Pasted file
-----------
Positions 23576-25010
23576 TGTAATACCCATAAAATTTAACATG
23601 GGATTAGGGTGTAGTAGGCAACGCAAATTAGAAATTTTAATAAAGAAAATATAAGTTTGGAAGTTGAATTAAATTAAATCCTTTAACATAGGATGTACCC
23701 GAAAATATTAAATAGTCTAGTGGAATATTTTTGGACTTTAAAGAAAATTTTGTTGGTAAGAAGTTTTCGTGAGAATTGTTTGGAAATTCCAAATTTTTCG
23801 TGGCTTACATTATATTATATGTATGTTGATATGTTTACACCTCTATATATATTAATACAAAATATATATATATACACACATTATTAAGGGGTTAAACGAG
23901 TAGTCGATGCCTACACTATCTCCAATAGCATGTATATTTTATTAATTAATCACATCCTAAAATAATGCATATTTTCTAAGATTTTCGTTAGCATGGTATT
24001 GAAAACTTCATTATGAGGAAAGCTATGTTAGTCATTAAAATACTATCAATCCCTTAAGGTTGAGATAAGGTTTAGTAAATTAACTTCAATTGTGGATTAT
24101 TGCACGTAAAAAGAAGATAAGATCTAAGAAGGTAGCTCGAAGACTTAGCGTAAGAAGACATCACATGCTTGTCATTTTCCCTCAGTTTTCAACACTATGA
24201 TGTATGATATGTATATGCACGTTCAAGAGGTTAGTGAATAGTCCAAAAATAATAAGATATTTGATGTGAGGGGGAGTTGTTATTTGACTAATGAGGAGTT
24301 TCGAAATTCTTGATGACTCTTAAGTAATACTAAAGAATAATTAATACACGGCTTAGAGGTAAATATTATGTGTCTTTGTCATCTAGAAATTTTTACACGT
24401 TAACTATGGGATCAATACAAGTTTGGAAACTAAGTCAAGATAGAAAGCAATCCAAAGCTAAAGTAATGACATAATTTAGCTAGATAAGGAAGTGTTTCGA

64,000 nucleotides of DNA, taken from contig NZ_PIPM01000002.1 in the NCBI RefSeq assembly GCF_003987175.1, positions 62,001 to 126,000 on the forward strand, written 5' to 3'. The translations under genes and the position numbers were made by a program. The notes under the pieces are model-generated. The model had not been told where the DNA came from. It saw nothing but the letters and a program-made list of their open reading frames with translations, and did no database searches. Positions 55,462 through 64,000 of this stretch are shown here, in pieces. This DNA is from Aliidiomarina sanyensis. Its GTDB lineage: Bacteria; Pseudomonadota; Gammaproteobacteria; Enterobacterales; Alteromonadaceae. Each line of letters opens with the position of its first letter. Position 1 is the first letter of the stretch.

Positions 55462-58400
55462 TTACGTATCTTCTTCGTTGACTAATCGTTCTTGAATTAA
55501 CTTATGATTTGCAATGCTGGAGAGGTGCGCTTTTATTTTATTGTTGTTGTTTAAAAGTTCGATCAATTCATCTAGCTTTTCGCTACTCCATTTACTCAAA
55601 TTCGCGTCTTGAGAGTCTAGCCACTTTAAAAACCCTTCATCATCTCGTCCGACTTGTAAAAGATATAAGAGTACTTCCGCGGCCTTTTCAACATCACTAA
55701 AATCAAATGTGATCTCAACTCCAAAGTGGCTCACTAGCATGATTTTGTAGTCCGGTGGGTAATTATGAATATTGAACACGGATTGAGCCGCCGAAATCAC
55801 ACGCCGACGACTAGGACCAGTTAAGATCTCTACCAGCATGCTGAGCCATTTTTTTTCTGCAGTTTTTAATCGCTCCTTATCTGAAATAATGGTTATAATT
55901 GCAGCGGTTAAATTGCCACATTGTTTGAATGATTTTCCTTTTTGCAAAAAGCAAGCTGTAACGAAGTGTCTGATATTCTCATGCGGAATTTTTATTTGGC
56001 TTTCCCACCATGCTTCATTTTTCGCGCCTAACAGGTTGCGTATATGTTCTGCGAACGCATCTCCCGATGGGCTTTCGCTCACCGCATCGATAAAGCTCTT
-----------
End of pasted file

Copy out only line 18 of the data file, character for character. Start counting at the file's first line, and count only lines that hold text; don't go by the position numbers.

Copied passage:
55801 ACGCCGACGACTAGGACCAGTTAAGATCTCTACCAGCATGCTGAGCCATTTTTTTTCTGCAGTTTTTAATCGCTCCTTATCTGAAATAATGGTTATAATT